International Animal Protection Programs
Because Dancing Star Foundation is an Operating Foundation, operating its own sanctuaries, it is able to provide very few grants and accepts no unsolicited grant proposals.
In past years, however, the Foundation has on occasion given modest grants and donations as contributions to other non-profit entities that are making extraordinary strides to help habitat and biodiversity. These include two years of assistance and consultation in Russia with one of the few animal sanctuaries in that country, a small oasis in the midst of serious turmoil, where over 500 dogs, cats, and several native owls were being rescued and treated by a dedicated staff; the new Portuguese native donkey sanctuary working to save from extinction a unique breed of equine, the Miranda; a donkey sanctuary in India; and a dog sanctuary in Bhutan, located on nearly three acres of land owned by the National Biodiversity Centre, and operated under the auspices of the Bhutan Trust. The Foundation has also made other small grants in New Zealand, as well as providing modest honoraria for its deeply appreciated DSF Research Fellows.
For more information:
> Royal Society for the Protection and Care of Animals (RSPCA), Bhutan
> Bhutan Trust Fund for Environmental Conservation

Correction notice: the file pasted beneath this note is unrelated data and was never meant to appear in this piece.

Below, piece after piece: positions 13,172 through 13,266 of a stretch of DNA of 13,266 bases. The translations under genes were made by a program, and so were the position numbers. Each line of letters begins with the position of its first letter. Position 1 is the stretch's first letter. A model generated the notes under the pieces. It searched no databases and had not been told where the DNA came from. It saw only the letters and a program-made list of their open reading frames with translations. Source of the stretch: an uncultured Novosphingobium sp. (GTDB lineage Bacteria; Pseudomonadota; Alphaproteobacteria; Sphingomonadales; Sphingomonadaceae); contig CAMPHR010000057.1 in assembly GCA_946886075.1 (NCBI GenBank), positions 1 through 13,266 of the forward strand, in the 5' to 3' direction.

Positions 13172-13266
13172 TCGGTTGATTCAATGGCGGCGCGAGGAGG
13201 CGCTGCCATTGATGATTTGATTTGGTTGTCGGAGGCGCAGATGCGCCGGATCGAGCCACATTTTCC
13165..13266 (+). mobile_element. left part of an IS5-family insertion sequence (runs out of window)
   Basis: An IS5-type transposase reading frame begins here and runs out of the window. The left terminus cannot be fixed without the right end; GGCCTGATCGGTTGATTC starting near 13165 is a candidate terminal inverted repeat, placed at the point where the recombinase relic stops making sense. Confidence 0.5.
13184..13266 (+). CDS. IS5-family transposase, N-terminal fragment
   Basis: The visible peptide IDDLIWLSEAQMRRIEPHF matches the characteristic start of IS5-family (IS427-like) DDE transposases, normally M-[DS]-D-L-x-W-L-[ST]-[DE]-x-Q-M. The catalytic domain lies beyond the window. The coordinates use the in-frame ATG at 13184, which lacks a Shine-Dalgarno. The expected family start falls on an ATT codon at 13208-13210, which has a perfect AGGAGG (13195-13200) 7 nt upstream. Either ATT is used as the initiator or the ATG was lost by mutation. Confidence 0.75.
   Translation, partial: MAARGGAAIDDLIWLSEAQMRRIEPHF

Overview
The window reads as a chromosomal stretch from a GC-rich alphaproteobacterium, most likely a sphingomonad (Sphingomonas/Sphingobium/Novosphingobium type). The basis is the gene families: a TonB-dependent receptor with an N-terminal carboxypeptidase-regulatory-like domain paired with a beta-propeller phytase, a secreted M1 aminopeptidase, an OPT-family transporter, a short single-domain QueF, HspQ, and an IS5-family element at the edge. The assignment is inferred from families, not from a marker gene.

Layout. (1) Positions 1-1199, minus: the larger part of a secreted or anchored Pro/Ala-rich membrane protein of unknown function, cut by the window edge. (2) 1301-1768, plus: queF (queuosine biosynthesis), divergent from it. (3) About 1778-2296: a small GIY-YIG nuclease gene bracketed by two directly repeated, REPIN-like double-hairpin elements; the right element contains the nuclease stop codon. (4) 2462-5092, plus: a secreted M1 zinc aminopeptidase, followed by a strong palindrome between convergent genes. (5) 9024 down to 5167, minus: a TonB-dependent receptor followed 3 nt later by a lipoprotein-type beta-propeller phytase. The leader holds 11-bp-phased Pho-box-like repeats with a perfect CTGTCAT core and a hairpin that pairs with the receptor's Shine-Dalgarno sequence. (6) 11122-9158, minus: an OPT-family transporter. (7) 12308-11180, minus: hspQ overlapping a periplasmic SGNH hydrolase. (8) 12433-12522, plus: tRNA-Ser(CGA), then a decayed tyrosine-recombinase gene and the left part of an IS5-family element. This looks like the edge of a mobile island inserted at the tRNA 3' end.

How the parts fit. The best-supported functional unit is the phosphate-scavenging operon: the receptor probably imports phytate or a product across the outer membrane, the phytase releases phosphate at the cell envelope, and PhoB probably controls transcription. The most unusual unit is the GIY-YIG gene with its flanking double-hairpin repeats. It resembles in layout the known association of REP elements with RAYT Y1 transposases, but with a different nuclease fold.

Also, the Foundation’s own in-house research and documentation has been effectively leveraged to help collaborating scientists in the field who work with DSF, such as a small research project to survey an endangered primate species by university scientists in northeastern Brazil, and an expedition to survey a rarely explored region of high biodiversity value in southern India.
DSF has funded international conferences, such as its November 2006 “Translocation Workshop” (See Archives) which it conducted in partnership with the Maungatautari Ecological Island Trust of New Zealand. DSF also developed and funded for five consecutive years its “Island Fest” (See Archives) which brought many of the greatest conservationists, nature artists and filmmakers from throughout New Zealand to Stewart Island/Rakiura for free public lectures, films and workshops. The first year’s Festival was six days and nights of presentations, and the last two years’ festivals were done in collaboration with the Southland Museum and Art Gallery, in Invercargill.
DSF has provided other presentations, lectures and screenings in Canada, Australia, New Zealand, India and Bhutan (where the very first screening of part of its feature film, “Hotspots” took place.)